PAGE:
A hundred years ago tonight, Lieutenant Thomas Kettle of the Royal Dublin Fusiliers wrote his best known poem, a poem that captures a sense of loss and of being misunderstood; a poem that anticipates a version of the history of Ireland where he and those who fought in the Great War would be pushed to the margins of history. Tom Kettle had a moment of prescience as he sat in a trench on 4th September 1916 and wrote, “To My Daughter Betty, The Gift of God”
In wiser days, my darling rosebud, blown
To beauty proud as was your mother’s prime,
In that desired, delayed, incredible time,
You’ll ask why I abandoned you, my own,
And the dear heart that was your baby throne,
To dice with death. And oh! they’ll give you rhyme
And reason: some will call the thing sublime,
And some decry it in a knowing tone.
So here, while the mad guns curse overhead,
And tired men sigh with mud for couch and floor,
Know that we fools, now with the foolish dead,
Died not for flag, nor King, nor Emperor –
But for a dream, born in a herdsman’s shed,
And for the secret Scripture of the poor.
Among Tom Kettle’s men were many from the city of Dublin. Men who had joined the army not for flag or king or emperor, but because they had been able to find no regular work since the 1913 lockout, or who lived in such poverty that even army life seemed attractive. Poverty in Dublin was extreme, tens of thousands living in appalling tenement accommodation, infant mortality running at 142 per 1,000 births (i.e. one baby in seven died), tuberculosis being rife in the poor districts; what is surprising is that social unrest in Dublin was not greater.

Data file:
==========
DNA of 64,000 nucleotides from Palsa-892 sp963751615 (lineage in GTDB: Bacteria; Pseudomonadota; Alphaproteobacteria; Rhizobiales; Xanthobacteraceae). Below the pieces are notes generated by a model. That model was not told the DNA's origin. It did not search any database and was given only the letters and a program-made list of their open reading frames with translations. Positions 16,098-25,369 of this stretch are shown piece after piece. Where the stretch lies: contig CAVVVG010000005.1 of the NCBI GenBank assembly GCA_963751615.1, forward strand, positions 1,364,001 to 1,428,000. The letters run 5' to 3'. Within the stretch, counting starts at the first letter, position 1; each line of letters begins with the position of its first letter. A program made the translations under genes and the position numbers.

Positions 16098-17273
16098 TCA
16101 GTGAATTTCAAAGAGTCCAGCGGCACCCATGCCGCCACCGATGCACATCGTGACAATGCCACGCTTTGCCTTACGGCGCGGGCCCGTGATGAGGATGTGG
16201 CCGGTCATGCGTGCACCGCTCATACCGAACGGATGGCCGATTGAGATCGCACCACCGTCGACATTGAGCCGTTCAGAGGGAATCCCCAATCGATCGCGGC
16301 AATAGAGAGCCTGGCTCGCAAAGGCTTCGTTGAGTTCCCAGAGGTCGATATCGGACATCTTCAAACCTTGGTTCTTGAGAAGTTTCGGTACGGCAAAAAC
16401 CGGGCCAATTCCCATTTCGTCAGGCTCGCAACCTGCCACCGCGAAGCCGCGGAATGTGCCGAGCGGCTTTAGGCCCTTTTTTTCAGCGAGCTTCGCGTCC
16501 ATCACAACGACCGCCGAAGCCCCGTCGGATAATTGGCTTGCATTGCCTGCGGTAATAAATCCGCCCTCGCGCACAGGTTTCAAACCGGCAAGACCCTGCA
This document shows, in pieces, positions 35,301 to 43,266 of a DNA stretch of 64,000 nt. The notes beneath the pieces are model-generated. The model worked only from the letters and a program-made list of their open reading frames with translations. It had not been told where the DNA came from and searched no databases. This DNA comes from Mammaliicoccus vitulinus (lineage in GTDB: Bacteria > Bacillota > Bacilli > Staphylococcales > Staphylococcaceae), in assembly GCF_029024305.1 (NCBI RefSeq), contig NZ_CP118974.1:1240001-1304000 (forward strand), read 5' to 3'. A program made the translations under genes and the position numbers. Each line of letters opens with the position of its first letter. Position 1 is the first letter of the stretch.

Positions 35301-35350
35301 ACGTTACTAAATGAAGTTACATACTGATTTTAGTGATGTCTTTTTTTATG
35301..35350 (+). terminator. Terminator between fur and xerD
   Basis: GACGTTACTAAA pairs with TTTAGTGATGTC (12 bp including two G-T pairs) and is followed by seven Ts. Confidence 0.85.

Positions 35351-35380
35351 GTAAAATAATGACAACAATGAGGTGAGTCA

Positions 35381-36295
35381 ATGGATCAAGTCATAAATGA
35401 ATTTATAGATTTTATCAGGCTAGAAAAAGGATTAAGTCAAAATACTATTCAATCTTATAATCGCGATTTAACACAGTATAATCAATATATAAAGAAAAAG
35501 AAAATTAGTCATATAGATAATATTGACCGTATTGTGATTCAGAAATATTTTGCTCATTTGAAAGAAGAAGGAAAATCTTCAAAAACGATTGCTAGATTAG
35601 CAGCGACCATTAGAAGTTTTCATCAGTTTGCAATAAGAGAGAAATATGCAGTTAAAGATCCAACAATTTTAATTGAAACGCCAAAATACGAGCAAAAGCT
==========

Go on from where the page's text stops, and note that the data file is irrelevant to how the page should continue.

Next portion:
Perhaps the working class men who came home from the Western Front might have hoped for better things, might have hoped that in the new Ireland that came in 1922, the working classes would not be overlooked. The constitutional question had been settled by Irish independence, now there was the opportunity to deal with the types of political issue that were paramount in most European countries. Instead, the 1921 Treaty brought a civil war and the formation of pro- and anti-treaty parties. Working class people organized, but never achieved the level of influence necessary to ensure the issues affecting them were addressed.
The sacrifices of September 1916 did nothing for the Dublin poor – “we fools,” wrote Tom Kettle. A hundred years later, he would have seen no reason to change his opinion.